More families rely on two incomes here and need a safe place for day care, Park said. Some are hoping to replicate the intensity of Korea's schools, and others are interested in the golf lessons or taekwondo some schools offer.
Einstein Academy, tucked next to a Korean church in a Fairfax City office building, markets to middle and high school students and maintains an academic focus. The school advertises a high pass rate for students on the Thomas Jefferson High School entrance exam and a heavy homework load.
But it tailors its academic courses to American expectations, said Executive Director Don Shim, with creative teaching techniques and different types of classes. This summer, the academy is offering a debate class to bolster students' communication skills. "Many students know the answer, but they don't know how to explain it," Shim said. "They just mumble."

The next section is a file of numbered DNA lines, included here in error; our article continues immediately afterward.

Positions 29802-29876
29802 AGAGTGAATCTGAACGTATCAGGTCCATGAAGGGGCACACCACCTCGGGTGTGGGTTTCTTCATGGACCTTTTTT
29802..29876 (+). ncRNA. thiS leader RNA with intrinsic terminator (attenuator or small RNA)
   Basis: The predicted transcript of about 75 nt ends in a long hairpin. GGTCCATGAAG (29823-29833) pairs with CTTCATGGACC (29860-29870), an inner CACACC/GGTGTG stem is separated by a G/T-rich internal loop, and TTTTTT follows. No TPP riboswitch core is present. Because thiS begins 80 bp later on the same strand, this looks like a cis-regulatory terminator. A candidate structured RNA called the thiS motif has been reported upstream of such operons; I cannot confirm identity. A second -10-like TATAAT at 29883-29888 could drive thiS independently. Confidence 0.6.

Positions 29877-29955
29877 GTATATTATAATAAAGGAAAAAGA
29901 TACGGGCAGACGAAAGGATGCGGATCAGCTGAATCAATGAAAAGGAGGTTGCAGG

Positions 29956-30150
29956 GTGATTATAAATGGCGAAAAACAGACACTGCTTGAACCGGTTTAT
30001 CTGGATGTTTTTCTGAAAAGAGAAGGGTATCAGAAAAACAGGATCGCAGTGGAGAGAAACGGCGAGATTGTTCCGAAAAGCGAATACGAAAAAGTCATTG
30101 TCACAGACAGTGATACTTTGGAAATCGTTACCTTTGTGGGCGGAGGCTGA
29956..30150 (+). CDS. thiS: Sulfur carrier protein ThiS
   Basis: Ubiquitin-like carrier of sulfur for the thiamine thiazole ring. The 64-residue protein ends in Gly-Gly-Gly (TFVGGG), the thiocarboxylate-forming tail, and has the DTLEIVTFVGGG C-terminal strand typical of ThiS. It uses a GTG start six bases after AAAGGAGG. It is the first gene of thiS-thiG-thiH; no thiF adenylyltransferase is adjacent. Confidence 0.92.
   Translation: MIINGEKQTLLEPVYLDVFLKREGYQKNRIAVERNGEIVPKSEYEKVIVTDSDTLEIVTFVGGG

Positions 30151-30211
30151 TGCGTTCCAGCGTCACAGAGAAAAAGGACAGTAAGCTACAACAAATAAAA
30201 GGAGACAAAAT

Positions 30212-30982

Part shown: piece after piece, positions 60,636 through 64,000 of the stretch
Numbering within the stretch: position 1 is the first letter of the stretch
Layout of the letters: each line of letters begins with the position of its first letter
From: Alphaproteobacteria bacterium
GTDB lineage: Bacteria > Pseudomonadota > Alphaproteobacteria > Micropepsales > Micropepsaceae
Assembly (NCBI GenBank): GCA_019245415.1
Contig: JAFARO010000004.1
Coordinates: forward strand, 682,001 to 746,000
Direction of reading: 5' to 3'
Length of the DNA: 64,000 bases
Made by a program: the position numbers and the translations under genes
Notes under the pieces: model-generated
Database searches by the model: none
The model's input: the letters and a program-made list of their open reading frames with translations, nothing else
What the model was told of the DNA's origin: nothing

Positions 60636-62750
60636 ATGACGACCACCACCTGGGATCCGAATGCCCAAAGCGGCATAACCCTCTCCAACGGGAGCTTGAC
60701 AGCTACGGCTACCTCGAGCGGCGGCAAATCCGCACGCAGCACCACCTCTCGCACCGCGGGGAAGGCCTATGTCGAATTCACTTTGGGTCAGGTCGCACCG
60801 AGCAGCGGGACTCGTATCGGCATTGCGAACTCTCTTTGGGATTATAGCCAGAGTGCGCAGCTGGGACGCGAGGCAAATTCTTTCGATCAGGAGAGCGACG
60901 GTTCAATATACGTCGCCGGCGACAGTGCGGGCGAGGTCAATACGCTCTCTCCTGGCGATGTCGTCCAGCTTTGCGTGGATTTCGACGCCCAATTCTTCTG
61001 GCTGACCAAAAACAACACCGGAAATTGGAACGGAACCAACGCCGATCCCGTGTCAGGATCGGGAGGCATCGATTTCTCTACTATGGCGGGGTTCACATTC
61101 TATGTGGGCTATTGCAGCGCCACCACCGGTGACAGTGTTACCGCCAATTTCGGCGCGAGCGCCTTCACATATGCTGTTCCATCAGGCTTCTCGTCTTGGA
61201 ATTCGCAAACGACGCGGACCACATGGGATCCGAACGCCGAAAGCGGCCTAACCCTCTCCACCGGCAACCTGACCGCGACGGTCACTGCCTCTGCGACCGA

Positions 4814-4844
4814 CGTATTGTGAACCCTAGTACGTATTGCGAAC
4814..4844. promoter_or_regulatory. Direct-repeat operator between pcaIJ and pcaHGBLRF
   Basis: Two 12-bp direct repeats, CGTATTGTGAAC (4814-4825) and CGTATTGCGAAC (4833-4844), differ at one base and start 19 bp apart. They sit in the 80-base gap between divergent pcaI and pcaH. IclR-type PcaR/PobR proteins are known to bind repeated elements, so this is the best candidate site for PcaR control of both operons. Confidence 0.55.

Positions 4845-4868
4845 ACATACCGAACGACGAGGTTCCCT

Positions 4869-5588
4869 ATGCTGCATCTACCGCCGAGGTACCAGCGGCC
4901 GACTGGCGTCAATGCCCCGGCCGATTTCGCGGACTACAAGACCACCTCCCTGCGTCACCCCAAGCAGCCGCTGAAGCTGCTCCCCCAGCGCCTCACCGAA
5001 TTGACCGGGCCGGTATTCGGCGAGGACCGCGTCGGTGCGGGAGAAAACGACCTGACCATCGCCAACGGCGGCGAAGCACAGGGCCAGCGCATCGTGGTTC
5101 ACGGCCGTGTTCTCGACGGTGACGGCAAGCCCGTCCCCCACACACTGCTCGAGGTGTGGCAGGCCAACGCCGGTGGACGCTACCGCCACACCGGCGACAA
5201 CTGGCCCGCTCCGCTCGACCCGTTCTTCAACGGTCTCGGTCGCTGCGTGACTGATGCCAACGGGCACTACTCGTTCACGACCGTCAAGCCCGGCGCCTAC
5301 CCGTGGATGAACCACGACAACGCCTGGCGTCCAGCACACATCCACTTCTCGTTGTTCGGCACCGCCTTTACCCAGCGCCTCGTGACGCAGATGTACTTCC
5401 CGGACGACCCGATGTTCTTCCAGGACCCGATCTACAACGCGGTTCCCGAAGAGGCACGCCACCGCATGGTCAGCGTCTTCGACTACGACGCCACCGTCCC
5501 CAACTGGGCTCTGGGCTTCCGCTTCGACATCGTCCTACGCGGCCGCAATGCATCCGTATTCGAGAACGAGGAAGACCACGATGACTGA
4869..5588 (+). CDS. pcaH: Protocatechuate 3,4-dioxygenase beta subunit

For some parents, the American-style cram schools are not rigorous enough. Several of Shim's students are returning to Korea this summer for more-intense programs, he said.
One of those students is Fred Jin, 16, a rising sophomore at Paul VI Catholic High School in Fairfax City. He will spend four weeks at a kind of academic boot camp near Seoul, where study sessions begin at 7:30 a.m. and end at 11:30 p.m.
"Most important thing," said his mother, Youna Jin, with one finger raised in the air. "No computer." That means no cellphone, no Facebook, no MP3s.
She brought her two sons to the United States four years ago, leaving her husband behind, because she thought they would find better schools and have a better chance at getting into a prestigious college. America, she has found, is lonely for her and full of distractions for her sons, particularly online distractions. Given tight competition for Ivy League schools, she is worried her sons are wasting too much time.
Recently, she has taken to putting a mirror behind them when they are doing homework on their laptops so she can monitor their Facebook use. Five thousand dollars for four weeks, plus airfare, seems a fair price to limit that access.
Fred Jin, who prefers tennis to academics, said he expects the boot camp to be "tiring." But when it comes time to take the SAT, he said, he expects he "will get results from it."